When Bryce Harper set his record for the largest North American sports contract in history, he had to beat someone first. That player was Giancarlo Stanton, who signed a 13-year, $325 million deal with the Marlins and former owner Jeffrey Loria back in 2014.
Matthew Trueblood at Baseball Prospectus did make this point that I agree with, though, that this deal was unique in that Loria was using this deal to maximize the value of the franchise even though he had every intention of selling the team and not paying it out; still, a valuation at that number isn’t outlandish considering he just had a 6.8 fWAR season, his third 30-home run season, and his fourth consecutive season with a wRC+ above 130 heading into that contract.
That was when he was after his age-24 season. In totality, he has 305 home runs through his age-28 season, and since 1920, only six players had more home runs through that age: Mel Ott, Albert Pujols, Mickey Mantle, Eddie Mathews, Jimmie Foxx, Ken Griffey Jr., and Alex Rodriguez. Of those players, not a single one finished their career with fewer than 500 home runs, and one could argue Stanton is on a higher trajectory.
It’s fair that people soured a bit, especially in New York. Despite putting up a four-win season with 38 home runs and an even 100 RBIs, largely carrying the Yankees offseason through an Aaron Judge-less summer, there were reasons to be skeptical about the slugger hitting the top of his aging curve in a new city.
For one, his walk rate slumped, going from an unreal (considering the power) .376 OBP to just .343 last season, largely because of an issue in mechanics and plate discipline. Whether it was a new city, league, or whatever the anecdotal factors were, he swung at more pitches out of the zone, got fewer pitches in the zone, and subsequently swung and missed at more pitches:
But as can be easily seen, there were earlier low points in his career, and I think a lot of the public perception drop-off had nothing to do with the long-term projection with Stanton, and by-and-large were related to the rising stock of other players; the breakout performance of Mookie Betts; the continuing dominance of Francisco Lindor, Max Scherzer, and obviously Mike Trout, means that the slightly-lesser-performer loses ground.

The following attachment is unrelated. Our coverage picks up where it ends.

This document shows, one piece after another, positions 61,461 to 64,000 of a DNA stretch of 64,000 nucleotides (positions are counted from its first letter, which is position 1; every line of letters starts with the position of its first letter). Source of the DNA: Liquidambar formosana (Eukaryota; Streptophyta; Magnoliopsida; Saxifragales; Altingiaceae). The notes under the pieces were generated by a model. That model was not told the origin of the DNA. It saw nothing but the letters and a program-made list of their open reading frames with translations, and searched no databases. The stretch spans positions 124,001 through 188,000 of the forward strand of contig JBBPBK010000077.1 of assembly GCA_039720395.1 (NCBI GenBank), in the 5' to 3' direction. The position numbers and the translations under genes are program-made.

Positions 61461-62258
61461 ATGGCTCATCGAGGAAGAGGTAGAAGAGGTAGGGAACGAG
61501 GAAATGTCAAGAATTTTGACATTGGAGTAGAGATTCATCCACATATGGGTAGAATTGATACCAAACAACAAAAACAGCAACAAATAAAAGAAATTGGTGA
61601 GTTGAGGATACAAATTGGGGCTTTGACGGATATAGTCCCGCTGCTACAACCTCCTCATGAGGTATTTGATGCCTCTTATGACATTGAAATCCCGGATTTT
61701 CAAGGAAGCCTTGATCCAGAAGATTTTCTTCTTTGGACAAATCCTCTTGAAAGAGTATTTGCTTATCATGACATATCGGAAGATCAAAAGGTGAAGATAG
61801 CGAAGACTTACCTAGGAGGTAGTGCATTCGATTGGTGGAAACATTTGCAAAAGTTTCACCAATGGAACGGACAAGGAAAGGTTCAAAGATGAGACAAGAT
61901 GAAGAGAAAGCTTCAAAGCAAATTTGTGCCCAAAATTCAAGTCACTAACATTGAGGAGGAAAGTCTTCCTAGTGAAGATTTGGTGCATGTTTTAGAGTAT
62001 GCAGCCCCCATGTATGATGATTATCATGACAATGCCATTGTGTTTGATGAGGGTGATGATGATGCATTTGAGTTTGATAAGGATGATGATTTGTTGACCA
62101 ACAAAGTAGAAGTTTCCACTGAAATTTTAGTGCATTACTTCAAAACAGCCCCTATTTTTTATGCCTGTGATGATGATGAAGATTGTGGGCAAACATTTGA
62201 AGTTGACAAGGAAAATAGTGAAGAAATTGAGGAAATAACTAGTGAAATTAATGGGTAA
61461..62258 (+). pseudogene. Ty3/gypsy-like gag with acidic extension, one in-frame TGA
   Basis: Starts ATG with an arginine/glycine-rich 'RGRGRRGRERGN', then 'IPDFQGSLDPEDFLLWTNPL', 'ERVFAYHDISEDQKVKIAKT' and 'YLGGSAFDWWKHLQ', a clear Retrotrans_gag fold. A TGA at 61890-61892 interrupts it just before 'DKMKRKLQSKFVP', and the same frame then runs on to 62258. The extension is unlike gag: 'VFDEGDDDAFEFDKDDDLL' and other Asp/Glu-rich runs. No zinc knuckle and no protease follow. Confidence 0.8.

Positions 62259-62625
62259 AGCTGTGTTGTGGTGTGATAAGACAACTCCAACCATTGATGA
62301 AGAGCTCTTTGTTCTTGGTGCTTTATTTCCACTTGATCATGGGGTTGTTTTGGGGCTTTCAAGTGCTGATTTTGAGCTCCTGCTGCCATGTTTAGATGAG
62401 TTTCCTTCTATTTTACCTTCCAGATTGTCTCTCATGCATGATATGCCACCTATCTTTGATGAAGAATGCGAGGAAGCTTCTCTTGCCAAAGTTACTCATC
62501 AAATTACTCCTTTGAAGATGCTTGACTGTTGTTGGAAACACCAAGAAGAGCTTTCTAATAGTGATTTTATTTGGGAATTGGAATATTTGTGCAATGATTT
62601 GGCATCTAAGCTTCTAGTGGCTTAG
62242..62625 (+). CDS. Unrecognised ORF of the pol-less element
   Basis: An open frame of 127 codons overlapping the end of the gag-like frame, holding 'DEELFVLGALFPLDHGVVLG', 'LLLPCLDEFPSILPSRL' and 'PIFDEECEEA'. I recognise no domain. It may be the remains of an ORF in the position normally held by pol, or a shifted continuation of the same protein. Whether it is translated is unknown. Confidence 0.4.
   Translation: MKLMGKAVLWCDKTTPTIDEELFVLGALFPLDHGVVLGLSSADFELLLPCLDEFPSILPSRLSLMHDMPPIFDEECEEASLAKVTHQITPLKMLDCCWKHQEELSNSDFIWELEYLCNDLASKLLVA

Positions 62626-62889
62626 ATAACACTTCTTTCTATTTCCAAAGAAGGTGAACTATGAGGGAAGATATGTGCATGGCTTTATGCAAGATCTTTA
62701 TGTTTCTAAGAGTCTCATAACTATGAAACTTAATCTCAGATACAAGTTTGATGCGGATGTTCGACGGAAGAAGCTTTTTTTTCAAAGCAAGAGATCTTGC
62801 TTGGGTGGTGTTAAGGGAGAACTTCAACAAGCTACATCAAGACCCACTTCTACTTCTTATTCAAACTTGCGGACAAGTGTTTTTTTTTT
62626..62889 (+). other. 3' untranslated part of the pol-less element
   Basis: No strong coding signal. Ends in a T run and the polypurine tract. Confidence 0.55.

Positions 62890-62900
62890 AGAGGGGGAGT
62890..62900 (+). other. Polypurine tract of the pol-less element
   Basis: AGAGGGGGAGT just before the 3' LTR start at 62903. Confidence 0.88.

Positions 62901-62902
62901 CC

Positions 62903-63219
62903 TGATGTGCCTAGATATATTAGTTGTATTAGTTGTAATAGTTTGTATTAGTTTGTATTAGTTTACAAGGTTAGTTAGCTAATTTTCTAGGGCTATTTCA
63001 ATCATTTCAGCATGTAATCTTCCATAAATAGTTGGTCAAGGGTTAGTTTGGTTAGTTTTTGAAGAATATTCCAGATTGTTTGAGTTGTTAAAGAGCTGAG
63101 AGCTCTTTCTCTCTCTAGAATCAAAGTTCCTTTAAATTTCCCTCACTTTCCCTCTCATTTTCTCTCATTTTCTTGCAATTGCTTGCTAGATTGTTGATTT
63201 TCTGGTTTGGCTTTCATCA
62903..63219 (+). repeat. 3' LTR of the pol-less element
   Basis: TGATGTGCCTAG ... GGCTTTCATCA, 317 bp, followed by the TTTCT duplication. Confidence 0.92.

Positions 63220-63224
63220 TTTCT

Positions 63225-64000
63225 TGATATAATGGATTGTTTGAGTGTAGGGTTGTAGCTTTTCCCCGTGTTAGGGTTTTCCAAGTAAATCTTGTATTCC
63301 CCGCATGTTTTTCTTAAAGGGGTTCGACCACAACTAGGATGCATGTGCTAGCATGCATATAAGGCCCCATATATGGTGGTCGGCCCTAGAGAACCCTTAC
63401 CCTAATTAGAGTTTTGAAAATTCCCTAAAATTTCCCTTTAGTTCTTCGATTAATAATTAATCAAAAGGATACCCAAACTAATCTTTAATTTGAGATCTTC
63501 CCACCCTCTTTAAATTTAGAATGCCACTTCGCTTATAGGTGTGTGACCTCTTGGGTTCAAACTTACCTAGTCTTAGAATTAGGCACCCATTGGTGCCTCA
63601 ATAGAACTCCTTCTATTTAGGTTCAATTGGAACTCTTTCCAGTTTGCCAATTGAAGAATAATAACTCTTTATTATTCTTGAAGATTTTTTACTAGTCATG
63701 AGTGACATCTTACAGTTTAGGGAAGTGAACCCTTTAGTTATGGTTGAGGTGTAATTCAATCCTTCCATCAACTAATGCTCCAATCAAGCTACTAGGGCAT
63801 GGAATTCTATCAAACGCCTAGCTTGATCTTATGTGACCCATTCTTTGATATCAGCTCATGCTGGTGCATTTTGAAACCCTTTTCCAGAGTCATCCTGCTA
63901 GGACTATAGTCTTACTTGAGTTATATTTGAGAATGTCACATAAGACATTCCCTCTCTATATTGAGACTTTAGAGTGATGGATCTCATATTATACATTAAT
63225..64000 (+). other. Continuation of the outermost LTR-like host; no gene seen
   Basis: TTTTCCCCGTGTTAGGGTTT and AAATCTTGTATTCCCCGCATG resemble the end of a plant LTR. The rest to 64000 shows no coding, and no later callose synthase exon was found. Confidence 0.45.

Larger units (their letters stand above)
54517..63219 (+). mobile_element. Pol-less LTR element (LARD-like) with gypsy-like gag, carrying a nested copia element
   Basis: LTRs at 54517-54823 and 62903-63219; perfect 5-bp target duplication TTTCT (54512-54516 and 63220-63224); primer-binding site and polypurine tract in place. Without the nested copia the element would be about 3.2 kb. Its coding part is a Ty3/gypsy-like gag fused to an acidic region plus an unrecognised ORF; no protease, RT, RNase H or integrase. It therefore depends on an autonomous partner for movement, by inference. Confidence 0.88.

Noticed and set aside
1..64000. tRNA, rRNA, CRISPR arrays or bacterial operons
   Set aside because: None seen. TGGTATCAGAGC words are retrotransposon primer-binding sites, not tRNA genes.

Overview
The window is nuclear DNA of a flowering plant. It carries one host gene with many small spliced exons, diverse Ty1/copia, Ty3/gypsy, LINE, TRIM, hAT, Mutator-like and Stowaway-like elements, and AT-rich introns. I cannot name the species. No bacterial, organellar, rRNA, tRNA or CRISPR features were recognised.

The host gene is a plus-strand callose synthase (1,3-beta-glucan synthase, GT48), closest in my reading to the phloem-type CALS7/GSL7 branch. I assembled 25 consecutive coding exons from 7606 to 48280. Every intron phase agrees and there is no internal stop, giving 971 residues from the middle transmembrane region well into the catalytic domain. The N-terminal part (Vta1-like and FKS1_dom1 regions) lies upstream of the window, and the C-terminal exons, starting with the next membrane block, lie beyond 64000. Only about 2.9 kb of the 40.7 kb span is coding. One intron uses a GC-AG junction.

Yet I think that’s probably unwise to consider him outside the top-ten in the sport due to the fact that most indicators think that he will rebound in 2019. By ZiPS, the projection yields a full win better than 2018 at 5.1 fWAR, owing to a bounce back in walk rate and even power. PECOTA, which uses a different replacement level entirely, thinks he’s in line for a 4.1 WARP season, up from 2.6 the year prior. That adjustment is a DRC+-based one, thinking he’ll gain something like 17 points.
The other factor in valuation is defense, where both FRAA and UZR find him a few runs below average, when Statcast, which probably has a grade more accuracy, thinks him a bit better. Stanton was worth 2 Outs Above Average in 2018, 0 in 2017, and 4 in 2016. He’s likely to be a league-average defender in 2019, which would make him more like a six-win player in the FanGraphs analysis.
Which is why it’d be odd to discount someone who is the preeminent power hitter of his time from continuing to do what he has always done in the past. When he’s on pace to hit as many home runs as exclusively more-than-500-home-runs hitters, and he continues to be projected for 40-plus home runs, there’s no conclusion to be had that he will be fantastic.
I think taking the forest-for-the-trees approach crossed with Occam’s Razor makes a lot more sense. There’s a slight mechanics change here, a little plate discipline change there, but this is the best home run hitter of the generation, and odds are a closed stance isn’t going to entirely tank his value. He is a four-or-five-win player by any metric, and he’ll likely be a top-ten player in 2019. If he is at all overshadowed again, it’ll be because another top-ten position player is hitting right in front of him in the lineup.